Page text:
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Health Information Heart Disease: Good News & Bad News

The Good and Bad News When It Comes to Heart Disease

The bad news: There are some risk factors associated with heart disease that you can’t change. The good news: There are plenty of risk factors that are 100 percent under your control.

First, the bad news
You can’t choose your parents, and unfortunately, children of parents with heart disease are more likely to develop it themselves. Your race and ethnicity can also play a role. African Americans tend to have more severe high blood pressure than Caucasians, and therefore a higher risk of heart disease.

Heart disease is also higher among Mexican Americans, American Indians, native Hawaiians and some Asian Americans. This prevalence is partly due to higher rates of obesity and diabetes.

As for age and gender, more than four out of five people over age 65 die of heart disease. And although postmenopausal women are at greater risk than younger women, they’re still in a better position than men, who have a higher death rate from heart disease than women.

Now for the good news
People in these higher risk groups shouldn’t feel powerless. There are plenty of lifestyle changes that can offset these risk factors. And there’s ongoing research at RUSH University Medical Center and around the country that constantly results in new insights into this deadly disease. An important focus of heart research at RUSH is trying to understand why certain groups are affected more by heart disease and looking at ways to reduce their risk.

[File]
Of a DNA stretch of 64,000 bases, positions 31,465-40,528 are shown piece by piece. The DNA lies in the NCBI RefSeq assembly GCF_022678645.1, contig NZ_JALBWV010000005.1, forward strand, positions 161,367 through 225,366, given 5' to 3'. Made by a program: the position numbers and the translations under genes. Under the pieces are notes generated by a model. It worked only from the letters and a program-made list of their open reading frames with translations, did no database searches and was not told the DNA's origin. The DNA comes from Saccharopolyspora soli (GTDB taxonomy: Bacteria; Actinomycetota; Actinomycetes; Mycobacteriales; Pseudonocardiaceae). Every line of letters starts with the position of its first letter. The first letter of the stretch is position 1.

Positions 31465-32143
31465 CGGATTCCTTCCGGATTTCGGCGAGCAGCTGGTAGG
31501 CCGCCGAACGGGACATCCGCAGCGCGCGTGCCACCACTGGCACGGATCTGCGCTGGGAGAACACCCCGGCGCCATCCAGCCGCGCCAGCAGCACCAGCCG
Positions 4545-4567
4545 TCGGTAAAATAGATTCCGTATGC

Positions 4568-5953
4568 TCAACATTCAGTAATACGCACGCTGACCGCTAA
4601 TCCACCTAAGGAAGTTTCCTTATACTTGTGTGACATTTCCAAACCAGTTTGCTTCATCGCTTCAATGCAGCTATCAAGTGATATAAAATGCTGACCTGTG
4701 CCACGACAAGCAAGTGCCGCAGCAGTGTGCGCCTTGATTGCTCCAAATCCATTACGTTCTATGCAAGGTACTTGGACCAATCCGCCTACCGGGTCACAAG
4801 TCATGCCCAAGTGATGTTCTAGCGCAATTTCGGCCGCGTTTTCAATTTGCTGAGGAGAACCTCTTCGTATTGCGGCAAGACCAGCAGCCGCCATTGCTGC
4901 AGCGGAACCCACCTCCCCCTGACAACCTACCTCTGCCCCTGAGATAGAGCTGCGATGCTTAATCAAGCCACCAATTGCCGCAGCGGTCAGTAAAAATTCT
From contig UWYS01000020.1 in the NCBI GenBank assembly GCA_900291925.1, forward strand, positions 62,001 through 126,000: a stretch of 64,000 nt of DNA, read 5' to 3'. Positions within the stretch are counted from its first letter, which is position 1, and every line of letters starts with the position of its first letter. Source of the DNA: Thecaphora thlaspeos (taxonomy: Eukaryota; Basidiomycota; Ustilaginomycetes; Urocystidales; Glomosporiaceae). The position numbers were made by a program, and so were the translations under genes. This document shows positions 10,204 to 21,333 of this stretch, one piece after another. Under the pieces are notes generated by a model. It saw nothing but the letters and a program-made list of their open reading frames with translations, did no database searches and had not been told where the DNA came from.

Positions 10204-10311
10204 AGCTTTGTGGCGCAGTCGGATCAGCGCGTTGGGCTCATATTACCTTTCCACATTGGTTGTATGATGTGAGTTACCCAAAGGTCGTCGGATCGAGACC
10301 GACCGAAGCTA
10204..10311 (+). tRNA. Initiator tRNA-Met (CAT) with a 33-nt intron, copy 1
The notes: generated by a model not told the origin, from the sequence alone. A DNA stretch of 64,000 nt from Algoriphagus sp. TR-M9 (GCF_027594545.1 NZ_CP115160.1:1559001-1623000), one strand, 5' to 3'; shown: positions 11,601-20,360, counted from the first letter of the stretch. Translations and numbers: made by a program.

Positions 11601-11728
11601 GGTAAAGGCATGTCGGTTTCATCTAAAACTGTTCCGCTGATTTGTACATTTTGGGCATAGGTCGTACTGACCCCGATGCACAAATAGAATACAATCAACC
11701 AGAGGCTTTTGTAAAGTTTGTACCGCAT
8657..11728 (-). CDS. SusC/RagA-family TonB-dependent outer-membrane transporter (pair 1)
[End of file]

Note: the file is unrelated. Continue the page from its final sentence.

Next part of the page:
While researchers work to shed new light on heart health, those who are in high-risk groups—and even those who aren’t—can start fighting heart disease at home by addressing the risk factors they can control. “Leading a healthy lifestyle is important in avoiding heart disease,” says Henry Black, MD, associate vice president for research and chair of the Department of Preventive Medicine at RUSH. “That’s advice everyone should follow.”

Advice for everyone
Black offers the following tips:

  • Don’t smoke.
  • Reduce salt intake and make healthful food choices.
  • Be active and get exercise—about 30 minutes a day, five days a week.
  • See your doctor about taking a small dose of aspirin each day.
  • If you have high blood pressure—also known as hypertension—high cholesterol or diabetes, follow your doctor’s advice about taking medications and making lifestyle changes to manage the disease.
  • Maintain a healthy weight.

For advice on managing your blood pressure and weight, make an appointment with a doctor at RUSH by calling (888) 352-RUSH (7874). To learn more online about heart disease and other research and treatments at RUSH, visit our Web site.

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